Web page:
Health care is the budget buster at the federal level, but K-12 education is what’s poised to bankrupt state and local governments. Spending on public education eats up around half of the general budget in most states, and it’s by far the priciest single item. For every dollar raised by state and local governments for Medicaid, three dollars go to K-12 schooling. As a result, combined state budget gaps in the high tens of billions of dollars are predicted through at least 2012.
That’s the immediate problem. Just over the horizon, things look worse. State public-employee pension systems are facing a trillion-dollar shortfall in their commitments, driven in large part by the massive costs of public-school employee benefits.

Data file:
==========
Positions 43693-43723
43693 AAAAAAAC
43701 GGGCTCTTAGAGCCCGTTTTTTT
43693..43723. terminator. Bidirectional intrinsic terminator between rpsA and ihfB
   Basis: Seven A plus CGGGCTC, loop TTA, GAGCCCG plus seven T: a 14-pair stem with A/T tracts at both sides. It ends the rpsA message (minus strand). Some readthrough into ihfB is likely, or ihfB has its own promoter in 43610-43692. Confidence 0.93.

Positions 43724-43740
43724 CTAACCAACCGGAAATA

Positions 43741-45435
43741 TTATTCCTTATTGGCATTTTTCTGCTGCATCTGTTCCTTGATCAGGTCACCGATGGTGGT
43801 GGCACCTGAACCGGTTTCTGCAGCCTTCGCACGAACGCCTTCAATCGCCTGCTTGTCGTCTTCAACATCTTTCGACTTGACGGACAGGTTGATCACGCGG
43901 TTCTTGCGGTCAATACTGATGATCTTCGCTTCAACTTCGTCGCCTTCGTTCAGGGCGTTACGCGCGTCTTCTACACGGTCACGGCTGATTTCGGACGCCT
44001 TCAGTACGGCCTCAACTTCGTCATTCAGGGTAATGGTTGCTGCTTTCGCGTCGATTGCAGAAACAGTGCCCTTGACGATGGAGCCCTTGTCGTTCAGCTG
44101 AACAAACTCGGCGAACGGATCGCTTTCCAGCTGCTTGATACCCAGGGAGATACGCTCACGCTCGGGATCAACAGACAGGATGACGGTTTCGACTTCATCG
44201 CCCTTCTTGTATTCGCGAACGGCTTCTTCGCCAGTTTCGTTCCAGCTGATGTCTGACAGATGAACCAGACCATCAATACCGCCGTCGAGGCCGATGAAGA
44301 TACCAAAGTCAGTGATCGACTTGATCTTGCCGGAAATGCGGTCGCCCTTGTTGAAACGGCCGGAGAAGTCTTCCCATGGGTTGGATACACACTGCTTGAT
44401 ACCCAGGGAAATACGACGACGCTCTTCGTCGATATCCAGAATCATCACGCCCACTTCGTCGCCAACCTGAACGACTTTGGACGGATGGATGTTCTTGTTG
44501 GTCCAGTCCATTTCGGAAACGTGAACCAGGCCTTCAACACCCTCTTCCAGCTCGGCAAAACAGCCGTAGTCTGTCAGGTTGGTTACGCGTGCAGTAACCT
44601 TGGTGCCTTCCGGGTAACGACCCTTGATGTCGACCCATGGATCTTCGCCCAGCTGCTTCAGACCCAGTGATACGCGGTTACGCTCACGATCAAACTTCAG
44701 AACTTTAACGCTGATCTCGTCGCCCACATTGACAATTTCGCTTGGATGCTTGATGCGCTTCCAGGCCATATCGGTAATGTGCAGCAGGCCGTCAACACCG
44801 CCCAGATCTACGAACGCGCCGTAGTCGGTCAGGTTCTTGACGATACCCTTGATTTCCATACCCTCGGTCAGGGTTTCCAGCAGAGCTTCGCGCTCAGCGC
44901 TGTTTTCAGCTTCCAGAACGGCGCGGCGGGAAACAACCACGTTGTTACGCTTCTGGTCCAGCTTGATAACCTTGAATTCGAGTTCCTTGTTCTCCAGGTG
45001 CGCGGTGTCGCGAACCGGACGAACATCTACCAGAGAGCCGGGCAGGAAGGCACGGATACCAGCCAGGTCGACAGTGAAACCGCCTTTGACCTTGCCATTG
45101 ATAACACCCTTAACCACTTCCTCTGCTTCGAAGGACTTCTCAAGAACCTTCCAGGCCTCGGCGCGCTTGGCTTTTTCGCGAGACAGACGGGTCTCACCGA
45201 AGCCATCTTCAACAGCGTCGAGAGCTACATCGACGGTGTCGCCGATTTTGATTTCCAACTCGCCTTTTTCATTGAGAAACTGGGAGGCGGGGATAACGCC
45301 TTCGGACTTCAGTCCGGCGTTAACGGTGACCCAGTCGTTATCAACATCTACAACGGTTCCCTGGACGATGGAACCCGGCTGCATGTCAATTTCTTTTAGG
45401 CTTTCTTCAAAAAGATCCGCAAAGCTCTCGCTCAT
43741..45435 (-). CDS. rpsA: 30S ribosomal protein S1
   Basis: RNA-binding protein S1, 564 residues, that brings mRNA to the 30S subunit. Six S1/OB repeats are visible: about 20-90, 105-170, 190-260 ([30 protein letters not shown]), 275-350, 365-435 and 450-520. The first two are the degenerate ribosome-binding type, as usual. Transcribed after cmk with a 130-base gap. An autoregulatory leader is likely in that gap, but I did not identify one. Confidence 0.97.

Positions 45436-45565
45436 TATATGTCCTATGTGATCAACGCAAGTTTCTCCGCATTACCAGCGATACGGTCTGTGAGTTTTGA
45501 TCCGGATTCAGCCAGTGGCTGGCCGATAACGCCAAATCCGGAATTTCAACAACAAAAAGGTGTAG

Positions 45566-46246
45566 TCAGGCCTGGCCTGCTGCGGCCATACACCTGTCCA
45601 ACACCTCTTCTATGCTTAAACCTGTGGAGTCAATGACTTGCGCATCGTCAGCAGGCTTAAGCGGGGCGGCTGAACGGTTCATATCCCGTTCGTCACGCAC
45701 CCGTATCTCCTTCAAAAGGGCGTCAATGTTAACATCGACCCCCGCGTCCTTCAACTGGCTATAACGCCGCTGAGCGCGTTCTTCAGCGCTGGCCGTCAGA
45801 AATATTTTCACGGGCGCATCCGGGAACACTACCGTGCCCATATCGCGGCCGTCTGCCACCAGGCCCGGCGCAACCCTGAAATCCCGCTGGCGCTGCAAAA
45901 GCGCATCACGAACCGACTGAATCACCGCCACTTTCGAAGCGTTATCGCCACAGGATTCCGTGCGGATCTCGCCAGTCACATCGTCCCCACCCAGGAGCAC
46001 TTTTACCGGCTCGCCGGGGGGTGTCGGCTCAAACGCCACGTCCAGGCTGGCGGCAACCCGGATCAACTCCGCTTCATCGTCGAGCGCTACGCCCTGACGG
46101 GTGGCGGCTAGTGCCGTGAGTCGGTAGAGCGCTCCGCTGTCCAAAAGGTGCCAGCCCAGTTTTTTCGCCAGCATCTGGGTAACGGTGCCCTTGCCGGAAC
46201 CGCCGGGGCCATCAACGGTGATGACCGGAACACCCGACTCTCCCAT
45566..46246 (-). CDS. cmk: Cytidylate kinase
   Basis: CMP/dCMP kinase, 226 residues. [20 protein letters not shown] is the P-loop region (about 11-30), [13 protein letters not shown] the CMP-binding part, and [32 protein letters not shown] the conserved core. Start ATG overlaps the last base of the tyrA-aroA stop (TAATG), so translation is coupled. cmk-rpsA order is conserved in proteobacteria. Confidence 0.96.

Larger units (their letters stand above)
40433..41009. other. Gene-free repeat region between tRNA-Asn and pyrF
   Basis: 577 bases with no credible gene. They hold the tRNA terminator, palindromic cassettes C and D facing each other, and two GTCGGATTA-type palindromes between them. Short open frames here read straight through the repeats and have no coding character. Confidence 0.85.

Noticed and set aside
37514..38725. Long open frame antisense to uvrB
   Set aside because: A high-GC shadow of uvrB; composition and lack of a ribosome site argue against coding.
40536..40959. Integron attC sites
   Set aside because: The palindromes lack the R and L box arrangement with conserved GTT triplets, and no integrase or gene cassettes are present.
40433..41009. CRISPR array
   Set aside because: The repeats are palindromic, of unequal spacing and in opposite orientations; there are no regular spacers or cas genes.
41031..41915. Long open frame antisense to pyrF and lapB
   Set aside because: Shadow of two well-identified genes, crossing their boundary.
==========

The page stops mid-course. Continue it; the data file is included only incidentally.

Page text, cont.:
So exactly how bad is the education spending crisis? Is there anything we can do to avoid huge state and local tax increases or a serious decline in the breadth and quality of educational services?
Join us for a discussion of the most important state and local spending issue of 2011 … and many years to come.